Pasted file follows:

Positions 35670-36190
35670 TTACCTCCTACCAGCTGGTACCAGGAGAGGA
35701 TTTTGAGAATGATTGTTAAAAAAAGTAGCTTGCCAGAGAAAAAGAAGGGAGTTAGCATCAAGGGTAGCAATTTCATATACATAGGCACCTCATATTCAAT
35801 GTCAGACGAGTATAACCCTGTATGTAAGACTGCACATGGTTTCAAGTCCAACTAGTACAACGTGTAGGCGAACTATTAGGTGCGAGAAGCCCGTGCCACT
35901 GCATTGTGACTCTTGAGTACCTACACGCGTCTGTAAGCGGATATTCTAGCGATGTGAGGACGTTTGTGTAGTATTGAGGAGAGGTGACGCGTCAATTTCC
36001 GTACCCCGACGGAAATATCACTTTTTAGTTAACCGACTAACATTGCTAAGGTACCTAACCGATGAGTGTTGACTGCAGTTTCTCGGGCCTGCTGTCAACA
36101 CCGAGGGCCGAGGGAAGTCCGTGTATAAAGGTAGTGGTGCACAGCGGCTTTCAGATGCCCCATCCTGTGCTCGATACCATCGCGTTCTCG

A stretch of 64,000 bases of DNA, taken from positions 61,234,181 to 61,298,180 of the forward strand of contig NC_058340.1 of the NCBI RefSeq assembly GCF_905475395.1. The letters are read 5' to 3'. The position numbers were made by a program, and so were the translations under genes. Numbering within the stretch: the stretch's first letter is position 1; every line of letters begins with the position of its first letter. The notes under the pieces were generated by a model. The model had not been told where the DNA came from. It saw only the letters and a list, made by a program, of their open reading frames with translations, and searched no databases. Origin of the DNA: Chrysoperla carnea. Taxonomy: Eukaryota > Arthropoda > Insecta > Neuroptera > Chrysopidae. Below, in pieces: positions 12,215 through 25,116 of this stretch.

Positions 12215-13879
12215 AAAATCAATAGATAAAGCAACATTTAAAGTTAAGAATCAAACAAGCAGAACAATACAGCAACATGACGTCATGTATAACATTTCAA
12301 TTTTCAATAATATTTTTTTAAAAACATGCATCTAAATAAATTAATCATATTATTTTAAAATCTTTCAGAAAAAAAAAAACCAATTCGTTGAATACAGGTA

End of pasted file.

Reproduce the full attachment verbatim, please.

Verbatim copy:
Positions 35670-36190
35670 TTACCTCCTACCAGCTGGTACCAGGAGAGGA
35701 TTTTGAGAATGATTGTTAAAAAAAGTAGCTTGCCAGAGAAAAAGAAGGGAGTTAGCATCAAGGGTAGCAATTTCATATACATAGGCACCTCATATTCAAT
35801 GTCAGACGAGTATAACCCTGTATGTAAGACTGCACATGGTTTCAAGTCCAACTAGTACAACGTGTAGGCGAACTATTAGGTGCGAGAAGCCCGTGCCACT
35901 GCATTGTGACTCTTGAGTACCTACACGCGTCTGTAAGCGGATATTCTAGCGATGTGAGGACGTTTGTGTAGTATTGAGGAGAGGTGACGCGTCAATTTCC
36001 GTACCCCGACGGAAATATCACTTTTTAGTTAACCGACTAACATTGCTAAGGTACCTAACCGATGAGTGTTGACTGCAGTTTCTCGGGCCTGCTGTCAACA
36101 CCGAGGGCCGAGGGAAGTCCGTGTATAAAGGTAGTGGTGCACAGCGGCTTTCAGATGCCCCATCCTGTGCTCGATACCATCGCGTTCTCG

A stretch of 64,000 bases of DNA, taken from positions 61,234,181 to 61,298,180 of the forward strand of contig NC_058340.1 of the NCBI RefSeq assembly GCF_905475395.1. The letters are read 5' to 3'. The position numbers were made by a program, and so were the translations under genes. Numbering within the stretch: the stretch's first letter is position 1; every line of letters begins with the position of its first letter. The notes under the pieces were generated by a model. The model had not been told where the DNA came from. It saw only the letters and a list, made by a program, of their open reading frames with translations, and searched no databases. Origin of the DNA: Chrysoperla carnea. Taxonomy: Eukaryota > Arthropoda > Insecta > Neuroptera > Chrysopidae. Below, in pieces: positions 12,215 through 25,116 of this stretch.

Positions 12215-13879
12215 AAAATCAATAGATAAAGCAACATTTAAAGTTAAGAATCAAACAAGCAGAACAATACAGCAACATGACGTCATGTATAACATTTCAA
12301 TTTTCAATAATATTTTTTTAAAAACATGCATCTAAATAAATTAATCATATTATTTTAAAATCTTTCAGAAAAAAAAAAACCAATTCGTTGAATACAGGTA